Toll is an option for I-49 funding

I-49 South Coalition Executive Director Mike Michot

By ZACHARY FITZGERALD zfitzgerald@daily-review.com

Funding is the major obstacle facing the completion of I-49 South from Lafayette to New Orleans so coalition members are looking at a variety of resources to upgrade sections of the interstate along U.S. 90, Mike Michot, I-49 South Coalition executive director, said Wednesday.
Michot spoke at the St. Mary Parish Chamber of Commerce Business Luncheon at the Petroleum Club of Morgan City.
Michot, who served for 16 years in the state legislature, said he started seeing some movement to upgrade U.S. 90 to interstate standards during former Gov. Mike Foster’s administration.
Foster established an I-49 South Task Force that continued during former Gov. Kathleen Blanco’s term and has continued under Gov. Bobby Jindal’s administration.
State Sen. Bret Allain, R-Franklin, was the catalyst that brought the project to where it is today by forming the coalition, Michot said. Allain modeled the organization off the La. 1 coalition, he said.
The coalition is made up of community and business leaders who have an interest in seeing I-49 South completed, he said.
Allain asked Michot to serve as executive director of the I-49 South Coalition, and Michot accepted the position of interim director in September 2013.
The coalition is open to using tolling and other non-traditional means of paying for the project, Michot said. A variety of funding sources will have to be used to be able to complete I-49 South, he said.
The Louisiana Department of Transportation and Development is going through a toll feasibility study to see what tolls need to be to pay for certain sections of the interstate, Michot said.
The section through Lafayette is the most expensive and involved piece of the project because it cuts through the middle of Lafayette following the existing Evangeline Thruway corridor, Michot said. That piece is projected to cost $750 million to $1 billion.
“The connector through Lafayette really is the biggest challenge. And that’s where we really have struggled coming up with the best way to fund that,” Michot said. “I think we have to look at tolling at least a portion of that connector through Lafayette.” The other major portion of the interstate project will be in the West Bank around New Orleans.
Due to opening of the Panama Canal, I-49 is designated as a high-traffic corridor, which gives the project an increased match of federal to state dollars, Michot said.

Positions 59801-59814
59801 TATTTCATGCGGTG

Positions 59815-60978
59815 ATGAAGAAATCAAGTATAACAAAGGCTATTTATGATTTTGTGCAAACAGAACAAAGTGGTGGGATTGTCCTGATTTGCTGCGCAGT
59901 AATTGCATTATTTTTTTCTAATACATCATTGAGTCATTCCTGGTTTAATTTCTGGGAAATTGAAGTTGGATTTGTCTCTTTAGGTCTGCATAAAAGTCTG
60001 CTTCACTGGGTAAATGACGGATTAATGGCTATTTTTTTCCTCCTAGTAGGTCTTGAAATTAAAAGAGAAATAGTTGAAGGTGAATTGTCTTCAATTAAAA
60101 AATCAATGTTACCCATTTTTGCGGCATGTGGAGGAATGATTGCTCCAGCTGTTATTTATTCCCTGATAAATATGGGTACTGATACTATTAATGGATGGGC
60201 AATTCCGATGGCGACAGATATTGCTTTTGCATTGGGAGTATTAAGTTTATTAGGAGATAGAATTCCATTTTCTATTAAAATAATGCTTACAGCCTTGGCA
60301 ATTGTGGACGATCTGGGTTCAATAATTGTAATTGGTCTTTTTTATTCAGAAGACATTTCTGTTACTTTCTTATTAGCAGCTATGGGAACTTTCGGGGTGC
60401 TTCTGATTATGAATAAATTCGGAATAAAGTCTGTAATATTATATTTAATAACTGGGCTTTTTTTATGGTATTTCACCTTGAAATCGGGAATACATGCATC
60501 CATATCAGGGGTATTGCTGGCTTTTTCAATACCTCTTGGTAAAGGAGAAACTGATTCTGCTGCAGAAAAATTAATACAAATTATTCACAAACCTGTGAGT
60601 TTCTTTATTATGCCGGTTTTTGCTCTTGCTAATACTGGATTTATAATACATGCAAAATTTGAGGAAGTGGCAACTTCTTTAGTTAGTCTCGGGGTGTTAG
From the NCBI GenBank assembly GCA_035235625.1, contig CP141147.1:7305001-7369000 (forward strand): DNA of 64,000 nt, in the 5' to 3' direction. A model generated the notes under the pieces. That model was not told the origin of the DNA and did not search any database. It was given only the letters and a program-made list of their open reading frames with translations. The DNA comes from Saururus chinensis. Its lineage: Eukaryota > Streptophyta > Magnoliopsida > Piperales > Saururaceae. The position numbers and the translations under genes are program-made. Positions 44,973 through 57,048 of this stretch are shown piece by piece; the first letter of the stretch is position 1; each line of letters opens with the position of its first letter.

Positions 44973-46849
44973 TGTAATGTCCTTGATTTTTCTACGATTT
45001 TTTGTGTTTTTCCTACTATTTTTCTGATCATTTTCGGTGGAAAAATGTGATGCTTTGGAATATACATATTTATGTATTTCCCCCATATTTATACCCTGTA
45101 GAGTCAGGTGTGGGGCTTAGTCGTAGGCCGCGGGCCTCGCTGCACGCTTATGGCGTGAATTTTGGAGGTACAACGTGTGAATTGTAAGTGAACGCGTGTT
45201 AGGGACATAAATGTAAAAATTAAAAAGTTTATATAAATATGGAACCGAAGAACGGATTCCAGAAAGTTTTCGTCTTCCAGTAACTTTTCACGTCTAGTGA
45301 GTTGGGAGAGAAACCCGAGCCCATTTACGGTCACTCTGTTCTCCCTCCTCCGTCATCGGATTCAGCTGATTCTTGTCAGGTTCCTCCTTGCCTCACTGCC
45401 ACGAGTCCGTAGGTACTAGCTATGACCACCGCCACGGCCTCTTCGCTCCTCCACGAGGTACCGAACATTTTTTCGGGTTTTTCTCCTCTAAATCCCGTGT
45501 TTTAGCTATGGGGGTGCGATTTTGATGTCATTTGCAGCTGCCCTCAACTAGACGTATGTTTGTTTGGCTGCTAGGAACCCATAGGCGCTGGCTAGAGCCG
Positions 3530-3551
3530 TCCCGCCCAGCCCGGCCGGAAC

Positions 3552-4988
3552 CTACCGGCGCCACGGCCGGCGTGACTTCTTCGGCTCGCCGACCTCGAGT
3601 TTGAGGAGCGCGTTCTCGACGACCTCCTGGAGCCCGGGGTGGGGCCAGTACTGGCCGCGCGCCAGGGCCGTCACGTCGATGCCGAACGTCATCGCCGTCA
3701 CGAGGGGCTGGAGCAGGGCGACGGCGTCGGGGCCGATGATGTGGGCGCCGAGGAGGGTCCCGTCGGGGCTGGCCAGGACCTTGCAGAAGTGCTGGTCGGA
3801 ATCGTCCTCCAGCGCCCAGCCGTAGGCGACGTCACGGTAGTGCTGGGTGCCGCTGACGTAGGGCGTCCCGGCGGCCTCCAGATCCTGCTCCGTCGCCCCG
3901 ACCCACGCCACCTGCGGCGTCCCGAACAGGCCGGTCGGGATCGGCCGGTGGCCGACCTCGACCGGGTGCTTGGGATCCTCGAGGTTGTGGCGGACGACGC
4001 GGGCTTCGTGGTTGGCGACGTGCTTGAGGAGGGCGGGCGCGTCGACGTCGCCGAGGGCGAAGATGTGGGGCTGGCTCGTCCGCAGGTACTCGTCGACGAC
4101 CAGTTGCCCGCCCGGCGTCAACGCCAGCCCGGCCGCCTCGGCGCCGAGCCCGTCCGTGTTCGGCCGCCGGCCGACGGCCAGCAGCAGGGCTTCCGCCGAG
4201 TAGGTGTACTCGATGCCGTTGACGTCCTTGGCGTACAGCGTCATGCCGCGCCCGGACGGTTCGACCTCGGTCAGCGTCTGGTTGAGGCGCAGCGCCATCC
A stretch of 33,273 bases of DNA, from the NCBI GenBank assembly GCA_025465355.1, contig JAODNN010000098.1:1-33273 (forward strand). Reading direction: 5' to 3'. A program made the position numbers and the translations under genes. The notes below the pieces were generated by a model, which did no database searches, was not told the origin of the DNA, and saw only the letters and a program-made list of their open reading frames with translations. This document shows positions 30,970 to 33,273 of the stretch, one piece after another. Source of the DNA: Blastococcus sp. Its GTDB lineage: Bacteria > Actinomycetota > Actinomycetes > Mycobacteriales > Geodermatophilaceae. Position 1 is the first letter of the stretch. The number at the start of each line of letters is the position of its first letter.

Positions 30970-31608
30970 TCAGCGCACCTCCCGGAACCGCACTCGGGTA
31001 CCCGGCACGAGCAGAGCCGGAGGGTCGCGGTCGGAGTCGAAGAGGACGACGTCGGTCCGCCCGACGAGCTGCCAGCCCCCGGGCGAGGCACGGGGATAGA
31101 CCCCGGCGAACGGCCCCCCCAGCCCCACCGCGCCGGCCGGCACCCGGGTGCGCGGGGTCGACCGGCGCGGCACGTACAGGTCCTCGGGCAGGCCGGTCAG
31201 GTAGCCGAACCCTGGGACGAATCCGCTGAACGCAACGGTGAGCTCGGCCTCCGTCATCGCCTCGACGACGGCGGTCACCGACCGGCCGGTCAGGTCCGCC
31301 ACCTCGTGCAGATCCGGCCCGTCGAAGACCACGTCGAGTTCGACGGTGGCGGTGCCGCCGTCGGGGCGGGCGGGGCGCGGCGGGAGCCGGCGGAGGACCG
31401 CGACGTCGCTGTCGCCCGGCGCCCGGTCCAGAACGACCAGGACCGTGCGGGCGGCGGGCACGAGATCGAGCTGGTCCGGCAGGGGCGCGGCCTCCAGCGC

Without a dedicated coalition, funding for road projects mainly used to depend on whether politicians supported a cause and what connections they had within the government to be able to get funding, Michot said.
“The days of earmarks as we knew them in the past are pretty much gone. You can no longer tug on your legislator or your member of Congress to secure funding to come down for your particular project,” Michot said.
The Louisiana Department of Transportation and Development has recently made finishing I-49 South from Lafayette to New Orleans a top priority, Michot said. I-49 could be used as an emergency evacuation route especially during hurricanes, Michot said.
He referenced the fatal wreck several weeks ago where four people were killed in Centerville on U.S. 90. Officials are trying to save lives with upgrades to the highway along I-49 and reduce fatalities along U.S. 90, Michot said.
Traffic circles, which keep traffic moving in all directions, are going to be incorporated into interchanges from Calumet Cut to Lafayette, he said.
The Calumet Cut to Morgan City is also an expensive piece of the project that the coalition needs to identify funding, Michot said.
State Rep. Karen St. Germain, D-Plaquemine, has filed a bill that would create an infrastructure bank. The bank would use money the state has to invest from pension funds and settlements, Michot said. “Government could then borrow money from this infrastructure bank with an interest rate. Then the pension plan or the state of Louisiana’s bank in essence would be the recipient or the beneficiary of this interest rate,” Michot said.
“Basically, we’d be taking our money and loaning it to ourselves. What better way to help fund infrastructure than with this model of an infrastructure bank?” Michot said. The coalition is behind that bill and pushing it during this legislative session, he said.

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